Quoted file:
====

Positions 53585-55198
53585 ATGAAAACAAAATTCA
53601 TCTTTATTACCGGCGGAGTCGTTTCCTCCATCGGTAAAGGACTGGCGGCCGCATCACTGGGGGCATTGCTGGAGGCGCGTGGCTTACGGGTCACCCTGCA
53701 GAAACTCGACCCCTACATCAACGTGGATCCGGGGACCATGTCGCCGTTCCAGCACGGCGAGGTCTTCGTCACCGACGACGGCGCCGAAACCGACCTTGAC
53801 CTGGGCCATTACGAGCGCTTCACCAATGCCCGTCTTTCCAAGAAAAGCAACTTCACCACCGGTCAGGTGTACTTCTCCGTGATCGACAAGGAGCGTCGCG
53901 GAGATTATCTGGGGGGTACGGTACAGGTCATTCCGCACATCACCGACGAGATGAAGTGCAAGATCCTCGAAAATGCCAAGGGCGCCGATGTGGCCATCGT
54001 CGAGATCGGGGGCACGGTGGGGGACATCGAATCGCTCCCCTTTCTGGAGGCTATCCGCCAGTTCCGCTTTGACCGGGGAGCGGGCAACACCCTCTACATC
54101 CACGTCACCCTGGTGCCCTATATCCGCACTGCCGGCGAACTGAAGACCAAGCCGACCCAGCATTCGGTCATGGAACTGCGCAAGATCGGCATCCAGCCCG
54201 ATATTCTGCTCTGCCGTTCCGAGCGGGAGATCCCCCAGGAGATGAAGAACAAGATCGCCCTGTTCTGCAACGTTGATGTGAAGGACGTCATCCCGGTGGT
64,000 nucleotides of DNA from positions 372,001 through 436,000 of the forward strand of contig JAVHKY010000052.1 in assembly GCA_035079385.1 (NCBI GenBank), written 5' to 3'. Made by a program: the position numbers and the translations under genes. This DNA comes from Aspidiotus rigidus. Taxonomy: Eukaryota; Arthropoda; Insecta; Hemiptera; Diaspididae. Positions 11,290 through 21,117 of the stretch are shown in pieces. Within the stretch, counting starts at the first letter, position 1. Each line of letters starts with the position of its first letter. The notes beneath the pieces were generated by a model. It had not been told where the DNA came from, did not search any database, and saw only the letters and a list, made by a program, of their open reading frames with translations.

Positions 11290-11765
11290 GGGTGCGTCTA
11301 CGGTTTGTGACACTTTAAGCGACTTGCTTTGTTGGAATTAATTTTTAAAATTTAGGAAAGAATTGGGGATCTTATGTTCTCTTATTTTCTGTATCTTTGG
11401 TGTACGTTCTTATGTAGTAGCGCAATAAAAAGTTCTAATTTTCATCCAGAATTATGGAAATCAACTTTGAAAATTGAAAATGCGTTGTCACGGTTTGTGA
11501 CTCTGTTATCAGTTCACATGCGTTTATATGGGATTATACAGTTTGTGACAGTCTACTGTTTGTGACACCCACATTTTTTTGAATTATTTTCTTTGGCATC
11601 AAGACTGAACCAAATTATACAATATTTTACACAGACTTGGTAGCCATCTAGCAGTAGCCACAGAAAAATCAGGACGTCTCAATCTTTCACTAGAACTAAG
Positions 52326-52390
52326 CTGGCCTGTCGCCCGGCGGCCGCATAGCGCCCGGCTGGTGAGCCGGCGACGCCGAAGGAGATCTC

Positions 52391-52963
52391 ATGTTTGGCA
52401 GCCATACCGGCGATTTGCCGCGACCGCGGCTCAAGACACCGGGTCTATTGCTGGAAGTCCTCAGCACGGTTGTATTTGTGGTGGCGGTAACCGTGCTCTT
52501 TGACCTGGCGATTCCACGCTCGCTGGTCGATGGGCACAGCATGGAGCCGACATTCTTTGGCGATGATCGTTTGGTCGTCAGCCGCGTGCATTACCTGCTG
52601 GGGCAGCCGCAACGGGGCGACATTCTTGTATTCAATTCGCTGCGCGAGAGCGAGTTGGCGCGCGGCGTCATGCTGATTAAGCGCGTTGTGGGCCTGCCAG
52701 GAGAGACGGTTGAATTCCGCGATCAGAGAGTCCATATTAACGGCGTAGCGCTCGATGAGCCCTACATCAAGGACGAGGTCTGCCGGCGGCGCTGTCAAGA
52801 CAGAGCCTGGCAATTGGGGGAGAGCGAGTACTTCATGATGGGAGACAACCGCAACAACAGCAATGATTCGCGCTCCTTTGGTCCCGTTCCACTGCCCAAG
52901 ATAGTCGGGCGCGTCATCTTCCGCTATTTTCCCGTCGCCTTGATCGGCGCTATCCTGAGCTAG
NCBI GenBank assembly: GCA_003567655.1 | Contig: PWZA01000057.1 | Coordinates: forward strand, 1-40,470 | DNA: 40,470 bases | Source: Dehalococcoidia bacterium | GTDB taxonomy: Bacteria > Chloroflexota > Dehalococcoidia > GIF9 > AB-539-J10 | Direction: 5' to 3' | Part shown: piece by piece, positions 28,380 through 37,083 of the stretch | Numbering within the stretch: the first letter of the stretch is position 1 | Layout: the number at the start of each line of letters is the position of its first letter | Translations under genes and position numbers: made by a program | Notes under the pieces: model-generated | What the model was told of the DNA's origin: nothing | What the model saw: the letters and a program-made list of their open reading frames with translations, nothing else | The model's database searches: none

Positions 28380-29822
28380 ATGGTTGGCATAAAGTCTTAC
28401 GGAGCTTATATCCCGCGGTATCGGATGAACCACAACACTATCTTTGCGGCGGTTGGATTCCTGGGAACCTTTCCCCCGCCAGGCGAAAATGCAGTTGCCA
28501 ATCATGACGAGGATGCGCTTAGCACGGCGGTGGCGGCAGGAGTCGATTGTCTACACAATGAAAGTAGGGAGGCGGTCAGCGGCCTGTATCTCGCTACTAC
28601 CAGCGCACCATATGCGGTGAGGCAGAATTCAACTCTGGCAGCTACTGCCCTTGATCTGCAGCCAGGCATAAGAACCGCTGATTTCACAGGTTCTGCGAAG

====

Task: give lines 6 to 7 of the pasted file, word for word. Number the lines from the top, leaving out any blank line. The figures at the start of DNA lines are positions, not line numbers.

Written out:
53901 GAGATTATCTGGGGGGTACGGTACAGGTCATTCCGCACATCACCGACGAGATGAAGTGCAAGATCCTCGAAAATGCCAAGGGCGCCGATGTGGCCATCGT
54001 CGAGATCGGGGGCACGGTGGGGGACATCGAATCGCTCCCCTTTCTGGAGGCTATCCGCCAGTTCCGCTTTGACCGGGGAGCGGGCAACACCCTCTACATC